Drug addiction is a deadly disease that, when left untreated, can ultimately prove to be uncomfortable, dangerous, and even fatal. To properly treat an addiction, simply “not taking it anymore” isn’t quite enough, and medically-supervised treatment is by far the safest way to handle recovery. By ensuring the comfort and happiness of a patient, treatment centers offer an addict the resources they need to achieve and maintain sobriety.
Commonly overlooked in treatment, relapse prevention is essential in making sure that a patient stays sober. Failing within the first months of recovery, anywhere between 40 and 60 percent of addicts in treatment end up relapsing. Even after treatment, it is important to be on your toes in making sure that relapse is avoided at all costs.
By practicing relapse prevention, recovering addicts will enforce positive coping skills that they can apply to their everyday life after treatment. Relapse prevention aids in battling the chances of future developments of addiction and is essential throughout and after recovery. Addiction treatment is not easy, and different people have different cases that may vary in the chance of relapse. In engaging in treatment at a professional center, the risk of relapse is significantly lowered.
Knowing the proper information about relapse and relapse prevention before it happens can be essential while you engage in drug treatment and can easily be the difference between recovery and relapse.
Stages of Relapse
Since relapse is a process and not an event, it makes sense that there are certain warning signs that act as signs of a relapse. Relapse occurs in three stages: emotional, mental, and physical. As the relapse process progresses, it gets more challenging to stop the relapse from gaining momentum and ultimately reaching the physical act of using.
It’s important to understand and recognize the signs associated with each individual stage of relapse in order to implement relapse prevention technique:
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Emotional relapse is the first stage of relapse, and while it is commonly viewed as “less intense,” an emotional relapse can be the most difficult and uncomfortable stage. In the emotional stage, many victims will not be aware of the fact that they are at high-risk of relapse. In emotional relapse, an addict/someone going through treatment is not worried about relapsing and thus does not practice vigilant relapse prevention.
Although it can be severe and difficult to manage, emotional relapse is commonly known to be the easiest stage to recover from. Cognitive behavioral therapy is excellent at targeting the emotional connections between a trigger and the positive or negative connotation that an addict associates that trigger with. In recovery, it is an important step in relapse prevention to ensure that you monitor your emotions very closely, as ignoring them can lead to emotional relapse.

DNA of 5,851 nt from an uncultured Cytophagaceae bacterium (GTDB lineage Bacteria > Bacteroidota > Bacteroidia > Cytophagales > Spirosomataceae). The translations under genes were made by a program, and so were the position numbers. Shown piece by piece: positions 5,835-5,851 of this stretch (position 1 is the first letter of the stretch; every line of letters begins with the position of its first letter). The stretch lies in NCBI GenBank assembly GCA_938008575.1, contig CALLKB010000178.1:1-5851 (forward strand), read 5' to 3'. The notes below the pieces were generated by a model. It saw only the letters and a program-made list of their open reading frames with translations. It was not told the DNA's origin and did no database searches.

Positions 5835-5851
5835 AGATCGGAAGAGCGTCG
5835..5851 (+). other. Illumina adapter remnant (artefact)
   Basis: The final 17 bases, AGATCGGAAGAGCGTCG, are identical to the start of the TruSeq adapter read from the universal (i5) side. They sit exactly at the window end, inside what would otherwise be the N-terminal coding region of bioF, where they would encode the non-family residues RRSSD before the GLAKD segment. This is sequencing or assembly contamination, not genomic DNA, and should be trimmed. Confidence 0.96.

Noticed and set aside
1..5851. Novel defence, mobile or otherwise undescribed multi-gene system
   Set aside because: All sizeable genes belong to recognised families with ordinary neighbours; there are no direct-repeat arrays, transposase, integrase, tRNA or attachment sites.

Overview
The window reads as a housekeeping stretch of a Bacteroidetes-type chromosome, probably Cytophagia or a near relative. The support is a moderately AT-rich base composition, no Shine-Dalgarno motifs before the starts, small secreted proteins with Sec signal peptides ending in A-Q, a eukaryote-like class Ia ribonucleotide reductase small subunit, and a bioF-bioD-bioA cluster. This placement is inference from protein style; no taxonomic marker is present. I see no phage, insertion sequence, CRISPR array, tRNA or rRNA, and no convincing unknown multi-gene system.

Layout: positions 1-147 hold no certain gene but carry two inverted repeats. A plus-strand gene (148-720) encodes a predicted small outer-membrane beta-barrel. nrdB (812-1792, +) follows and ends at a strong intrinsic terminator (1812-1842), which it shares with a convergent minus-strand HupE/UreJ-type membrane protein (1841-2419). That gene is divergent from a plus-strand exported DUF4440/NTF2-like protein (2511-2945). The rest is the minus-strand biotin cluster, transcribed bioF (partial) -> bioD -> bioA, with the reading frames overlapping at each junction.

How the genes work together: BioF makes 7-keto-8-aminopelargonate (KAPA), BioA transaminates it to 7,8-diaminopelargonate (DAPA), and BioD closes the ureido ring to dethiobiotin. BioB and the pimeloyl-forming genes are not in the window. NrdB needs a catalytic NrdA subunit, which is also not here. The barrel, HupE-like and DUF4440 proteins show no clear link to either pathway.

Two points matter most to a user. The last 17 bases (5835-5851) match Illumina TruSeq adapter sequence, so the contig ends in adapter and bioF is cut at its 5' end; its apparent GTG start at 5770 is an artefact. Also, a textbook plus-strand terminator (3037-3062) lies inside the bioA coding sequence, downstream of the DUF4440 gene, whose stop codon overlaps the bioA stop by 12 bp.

Mental relapse is the second stage of relapse, and (as the step up from an emotional relapse) the victim will transfer from having subliminal thoughts of using to actively and intentionally thinking of using again. Though it is common to have cravings during treatment, mental relapse differs from those minor thoughts. It consists of a victim’s brain to be consistently entertaining and thinking about using again.
Craving and fantasizing about drugs may cause someone going through treatment to engage in high-risk activities. Skipping therapy sessions and meetings, planning on how you can obtain and use again, and other scheme-like activities are a part of mental relapse, and it is much more challenging to recover from mental relapse than it is emotional. However, if detected early enough, it can be put down and a victim can still get back on the right track.
Physically relapsing is the final stage of relapse, and the name is relatively self-explanatory. Physical relapse refers to the final action of using after a long period of abstinence, commonly leading to the development of addiction again. Once a user physically relapses, the effects are irreversible and relapse has occurred.
Though relapse has already happened, it is always important to keep in mind that it is not the end of the line for the patient. On the contrary, relapse can aid in a patient’s recovery by determining the exact reason for their addiction to begin with. If dealt with early enough if the treatment process, relapse can be avoided in future treatment by practicing relapse prevention techniques and practices.
Are you or someone you love currently struggling with drug or alcohol addiction? If so, Ocean Breeze Recovery is ready to help you. Our professional medical experts are on standby to provide you the 24-7 support you need to start taking back your life of sobriety, free from the weight of addiction. Our admission specialists are always on standby and ready to answer any questions you may have regarding any part of treatment. Call us today at 844.554.9279 and let us help you take back what is rightfully yours; the right to a sober life.